When I was planning my trip to England, I read about the new kitten that recently took up residence at Chartwell, the country home of Sir Winston Churchill. When Churchill’s family gave the property to the National Trust to become a museum in 1966, they specified that there must always be on the property a marmalade cat with a white bib and white boots. Sir Winston had owned such a cat for many years. The Chartwell cat must always be named “Jock,” after the family’s beloved pet. Jock V recently retired to Scotland, and the perfect Jock VI was located in a local animal shelter. I wrote about Sir WInston’s unhappy childhood and his determination to create a happy home for his own children in a previous post, “The Bulldog and the Marmalade Cat” at
When I visited Chartwell yesterday, I searched for Jock in the Rose Garden, the woodland walkways, beside the pond with the black swans, and in the flower beds beside Sir Winston’s painting studio. I was leaving, disappointed, when who should spring right into my path?
Jock had his eye on something in the shrubbery.
He perched on a branch, watching the ground intently and switching his orange-and-white-striped tail.
Then he turned around and very briefly glanced at me, the tourist excitedly taking his picture. Jock certainly has some of Sir WInston’s charisma and supreme self-confidence. I also think some of Sir Winston’s political acumen has already rubbed off on Jock. He is a busy cat with countless demands on his time. But like any good politician, he took a moment to pose for me. He showed off the “target” design on his side that marks him as a classic tabby.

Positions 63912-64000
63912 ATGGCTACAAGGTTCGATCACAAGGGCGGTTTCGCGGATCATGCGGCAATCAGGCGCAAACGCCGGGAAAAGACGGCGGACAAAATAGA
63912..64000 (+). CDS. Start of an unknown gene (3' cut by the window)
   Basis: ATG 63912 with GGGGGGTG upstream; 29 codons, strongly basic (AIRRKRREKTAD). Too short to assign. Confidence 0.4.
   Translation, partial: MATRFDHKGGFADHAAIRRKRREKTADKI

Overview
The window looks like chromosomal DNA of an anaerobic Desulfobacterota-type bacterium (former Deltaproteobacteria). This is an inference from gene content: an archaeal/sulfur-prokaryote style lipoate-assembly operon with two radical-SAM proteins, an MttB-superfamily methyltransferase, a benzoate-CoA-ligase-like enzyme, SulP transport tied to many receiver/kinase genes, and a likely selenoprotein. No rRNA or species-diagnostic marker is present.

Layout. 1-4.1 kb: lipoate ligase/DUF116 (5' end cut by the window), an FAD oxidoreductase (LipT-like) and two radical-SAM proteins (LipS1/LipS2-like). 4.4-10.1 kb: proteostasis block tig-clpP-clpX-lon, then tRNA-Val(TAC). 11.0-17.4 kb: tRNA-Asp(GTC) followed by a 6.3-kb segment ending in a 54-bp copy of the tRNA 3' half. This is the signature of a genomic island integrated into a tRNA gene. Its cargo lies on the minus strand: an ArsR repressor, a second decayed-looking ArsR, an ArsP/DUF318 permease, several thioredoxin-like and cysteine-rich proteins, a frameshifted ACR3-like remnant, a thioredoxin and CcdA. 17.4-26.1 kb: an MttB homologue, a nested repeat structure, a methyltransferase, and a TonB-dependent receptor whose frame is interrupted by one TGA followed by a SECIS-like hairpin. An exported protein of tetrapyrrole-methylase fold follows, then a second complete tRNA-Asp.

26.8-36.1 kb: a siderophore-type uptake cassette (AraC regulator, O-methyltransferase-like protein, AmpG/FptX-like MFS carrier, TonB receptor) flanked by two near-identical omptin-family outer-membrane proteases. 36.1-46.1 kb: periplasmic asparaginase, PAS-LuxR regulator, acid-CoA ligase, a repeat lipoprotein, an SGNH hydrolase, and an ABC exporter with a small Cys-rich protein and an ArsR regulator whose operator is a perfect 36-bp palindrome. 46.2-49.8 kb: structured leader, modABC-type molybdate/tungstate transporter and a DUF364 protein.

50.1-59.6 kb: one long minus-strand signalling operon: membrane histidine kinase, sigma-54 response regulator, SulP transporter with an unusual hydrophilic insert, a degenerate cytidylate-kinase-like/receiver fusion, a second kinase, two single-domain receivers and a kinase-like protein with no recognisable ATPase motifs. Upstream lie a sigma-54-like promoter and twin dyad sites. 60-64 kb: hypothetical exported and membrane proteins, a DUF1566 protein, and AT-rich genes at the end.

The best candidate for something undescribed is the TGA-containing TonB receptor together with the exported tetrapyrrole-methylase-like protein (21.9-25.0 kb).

Sir Winston Churchill was a soldier, a statesman, a Nobel prize-winning writer, and a great orator who led his country to victory over seemingly insurmountable odds. His childhood was lonely and unhappy; his father actively disliked him and never missed an opportunity to tell him that he would never amount to anything. His beautiful mother rarely paid him any attention. Young Winston was ambitious and ruthless in getting what he wanted, but he was also far more compassionate than either of his parents. He was a loving family man with a soft spot for a marmalade cat. I feel that I know Sir Winston better than I did before.
Maybe Jock wanted to get closer? Maybe he fancied being scratched behind his ears? No such luck. Jock was needed elsewhere. The entire estate is his responsibility. Off he went at a gallop. No matter. He made my day!